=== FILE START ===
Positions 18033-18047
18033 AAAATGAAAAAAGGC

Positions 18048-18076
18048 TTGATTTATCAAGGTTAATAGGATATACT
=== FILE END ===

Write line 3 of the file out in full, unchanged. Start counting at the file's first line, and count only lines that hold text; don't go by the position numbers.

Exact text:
Positions 18048-18076